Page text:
Thousands of people gathered at the Women's March "Power to the Polls" event in Las Vegas, Nevada, on Sunday, an event meant to kick off a nationwide voter registration campaign.
The event, which was held at Sam Boyd Stadium, follows Saturday's sister marches, in which about 250 U.S. cities planned to participate. In New York City, alone, there were more than 200,000 protesters, according to NBC New York. While these demonstrations were largely organized by local leaders, the "Power to the Polls" event in Las Vegas, Nevada, was planned by the national Women's March organization, which hopes to "convert the groundswell of momentum and activism into direct electoral power," according to their website.
The organization is best-known for having coordinated the 2017's Women's March on Washington, one of the largest demonstrations the U.S. ever has seen. Organizers have since estimated that about 500,000 people were in attendance at Washington, D.C.'s historic march, with hundreds of thousands of others present at sister marches around the world.
For the Las Vegas event, the Women's March collaborated with local organizations, including the National Congress of Black Women — Las Vegas, the Rape Crisis Center, Mi Familia Vota and The Gay & Lesbian Community Center of Southern Nevada.
"We need more women in government," said Gail Shields Miller, 73. "The men have been running the gov and have failed us. We have a lying party and president, it's disgraceful. Too many people are not being represented."
Alex Empire, 28, performs sex work at a legal brothel near Las Vegas. During the event, several of her group's red umbrellas, which represent solidarity with sex workers, could be seen behind the speakers' stage.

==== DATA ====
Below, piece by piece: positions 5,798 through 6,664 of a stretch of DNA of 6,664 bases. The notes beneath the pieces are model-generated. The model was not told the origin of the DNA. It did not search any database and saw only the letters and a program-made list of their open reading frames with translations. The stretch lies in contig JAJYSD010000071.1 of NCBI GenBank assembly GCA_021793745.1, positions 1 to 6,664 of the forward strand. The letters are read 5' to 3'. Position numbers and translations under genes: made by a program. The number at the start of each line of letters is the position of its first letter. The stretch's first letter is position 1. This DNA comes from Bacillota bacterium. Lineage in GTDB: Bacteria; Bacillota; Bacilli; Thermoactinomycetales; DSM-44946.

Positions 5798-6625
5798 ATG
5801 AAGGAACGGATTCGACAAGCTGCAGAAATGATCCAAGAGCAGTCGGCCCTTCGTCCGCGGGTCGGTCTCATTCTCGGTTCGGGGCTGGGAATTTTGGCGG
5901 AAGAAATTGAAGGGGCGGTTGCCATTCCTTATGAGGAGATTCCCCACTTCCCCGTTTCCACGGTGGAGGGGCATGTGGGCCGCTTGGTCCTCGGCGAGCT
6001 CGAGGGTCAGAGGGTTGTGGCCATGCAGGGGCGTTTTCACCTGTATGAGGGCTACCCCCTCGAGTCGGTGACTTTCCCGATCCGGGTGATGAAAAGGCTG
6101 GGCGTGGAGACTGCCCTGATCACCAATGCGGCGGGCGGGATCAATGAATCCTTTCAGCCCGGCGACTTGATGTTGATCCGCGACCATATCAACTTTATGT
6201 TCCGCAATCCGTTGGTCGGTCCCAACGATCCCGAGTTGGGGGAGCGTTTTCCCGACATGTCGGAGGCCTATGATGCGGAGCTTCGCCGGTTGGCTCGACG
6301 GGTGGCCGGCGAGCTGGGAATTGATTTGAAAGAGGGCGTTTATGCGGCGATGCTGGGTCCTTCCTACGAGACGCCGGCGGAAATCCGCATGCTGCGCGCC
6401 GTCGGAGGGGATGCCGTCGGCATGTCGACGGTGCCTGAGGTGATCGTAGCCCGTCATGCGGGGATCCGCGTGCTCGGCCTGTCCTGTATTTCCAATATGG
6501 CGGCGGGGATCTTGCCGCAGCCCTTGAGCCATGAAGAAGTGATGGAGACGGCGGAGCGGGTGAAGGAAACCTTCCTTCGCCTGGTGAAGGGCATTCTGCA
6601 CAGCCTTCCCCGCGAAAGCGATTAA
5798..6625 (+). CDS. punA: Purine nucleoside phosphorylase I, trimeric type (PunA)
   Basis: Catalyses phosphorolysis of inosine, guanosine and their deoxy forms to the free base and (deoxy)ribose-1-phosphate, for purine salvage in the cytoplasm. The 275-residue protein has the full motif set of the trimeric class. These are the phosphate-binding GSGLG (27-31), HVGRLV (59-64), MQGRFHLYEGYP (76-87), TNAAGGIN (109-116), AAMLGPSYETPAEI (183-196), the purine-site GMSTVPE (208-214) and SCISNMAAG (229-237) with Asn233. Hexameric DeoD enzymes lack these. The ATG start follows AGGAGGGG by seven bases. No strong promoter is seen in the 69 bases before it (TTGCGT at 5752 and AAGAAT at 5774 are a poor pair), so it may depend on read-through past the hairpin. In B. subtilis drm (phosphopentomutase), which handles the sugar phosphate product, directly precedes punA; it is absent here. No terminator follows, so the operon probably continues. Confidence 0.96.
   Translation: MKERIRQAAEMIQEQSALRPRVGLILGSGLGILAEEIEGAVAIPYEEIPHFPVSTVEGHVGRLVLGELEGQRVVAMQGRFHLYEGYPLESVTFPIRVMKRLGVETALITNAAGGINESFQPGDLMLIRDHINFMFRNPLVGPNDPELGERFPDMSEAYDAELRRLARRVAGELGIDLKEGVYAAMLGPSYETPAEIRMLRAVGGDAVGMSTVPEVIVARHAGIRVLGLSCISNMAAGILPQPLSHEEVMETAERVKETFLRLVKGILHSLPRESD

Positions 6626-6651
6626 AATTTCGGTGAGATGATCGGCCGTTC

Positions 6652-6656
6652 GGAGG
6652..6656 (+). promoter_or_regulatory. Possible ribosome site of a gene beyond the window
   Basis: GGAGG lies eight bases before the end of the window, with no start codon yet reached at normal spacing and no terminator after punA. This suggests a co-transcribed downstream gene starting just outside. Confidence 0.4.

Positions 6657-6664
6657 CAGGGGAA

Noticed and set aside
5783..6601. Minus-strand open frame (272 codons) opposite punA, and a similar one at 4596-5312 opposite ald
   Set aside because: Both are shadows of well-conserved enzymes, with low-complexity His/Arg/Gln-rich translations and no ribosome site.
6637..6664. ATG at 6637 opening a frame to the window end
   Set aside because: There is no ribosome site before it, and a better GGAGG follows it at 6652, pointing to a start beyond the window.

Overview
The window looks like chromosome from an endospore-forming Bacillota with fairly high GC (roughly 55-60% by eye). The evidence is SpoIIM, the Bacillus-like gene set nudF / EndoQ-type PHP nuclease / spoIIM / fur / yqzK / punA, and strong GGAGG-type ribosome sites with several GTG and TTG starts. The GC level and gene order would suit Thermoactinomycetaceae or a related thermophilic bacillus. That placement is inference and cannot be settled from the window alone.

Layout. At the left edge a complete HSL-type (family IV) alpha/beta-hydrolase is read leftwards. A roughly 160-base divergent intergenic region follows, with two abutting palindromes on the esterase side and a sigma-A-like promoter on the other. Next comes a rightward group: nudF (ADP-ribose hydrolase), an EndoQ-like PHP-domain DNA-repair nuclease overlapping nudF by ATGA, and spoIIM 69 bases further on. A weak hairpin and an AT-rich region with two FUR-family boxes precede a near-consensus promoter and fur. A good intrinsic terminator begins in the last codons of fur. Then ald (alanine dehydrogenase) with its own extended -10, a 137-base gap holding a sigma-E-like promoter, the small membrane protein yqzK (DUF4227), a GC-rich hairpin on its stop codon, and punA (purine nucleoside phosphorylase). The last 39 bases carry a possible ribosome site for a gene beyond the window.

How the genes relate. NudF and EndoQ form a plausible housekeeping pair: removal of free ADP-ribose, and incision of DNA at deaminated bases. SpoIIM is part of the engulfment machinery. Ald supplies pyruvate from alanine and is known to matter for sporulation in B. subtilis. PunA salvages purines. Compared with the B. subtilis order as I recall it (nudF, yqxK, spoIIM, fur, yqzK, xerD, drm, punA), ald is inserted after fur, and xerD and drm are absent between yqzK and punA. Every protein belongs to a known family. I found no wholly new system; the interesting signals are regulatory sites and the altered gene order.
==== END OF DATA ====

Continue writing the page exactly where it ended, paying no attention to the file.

Last year, she chose not to attend the Women's March, frustrated that sex workers had not been invited to represent a platform.
"Many women are against sex work because of feminist views," Empire said.
And while she respects those views, Empire said, "We have a right to do what we want with our bodies as well."
The Las Vegas rally heard from leaders such as Black Lives Matter co-founder Alicia Garza and Cecile Richards, the president of the Planned Parenthood Federation of America. Several politicians also spoke, including U.S. Sen. Catherine Cortez Masto (D-NV), the first Latina elected to the U.S. Senate, and U.S. Rep. John Lewis (D-GA). Also included were scholars such as Dr. Kimberlé Williams Crenshaw, who famously coined the term "intersectionality" in the context of feminist theory.
Organizers say they have selected Nevada due to its history as a swing state and because of the number of women there who hold public office. In Nevada, female mayors serve three of Nevada's largest cities and women make up half of the state's U.S. Congressional Delegation.
Leaping off from Nevada and with the 2018 Senate races in mind, the Women's March aims to mobilize disenfranchised communities in other battleground states. They also hope to advance more women and progressive candidates into elected office.
Speakers emphasized the particular struggles that immigrants, members of the LGBTQ community and women of color endure, stressing the importance of intersectionality, or the idea that these identities and others overlap to shape people's experiences.
"Women have beaten the odds to elect our own to office," Richards told the crowd. "And these victories were led and made possible by women of color. So, white women, listen up: we've got to do better."
Co-presidents of the Women's March, Bob Bland and Tamika Mallory, gave similar messages, urging demonstrators to participate in the midterm elections.
"I'm speaking specifically to white ladies here," Bob Bland said. "We need to bring our voice and our vote, not just for ourselves, not just for the issues that directly impact us and our families. But for the issues of all marginalized communities. We must vote for the Dreamers. We must vote for indigenous women who are missing and murdered in alarming numbers. We must do it for trans women of color. For sex workers. For all of our black and brown communities."
"Stand up for me, white women. Come to my aid," Mallory said in a speech. "You say you want to be my friend? I don't want to hear it from your mouth. I want to see it when you go to the polls at the midterm elections."
Courtney Norris and Kamaria Roberts contributed reporting.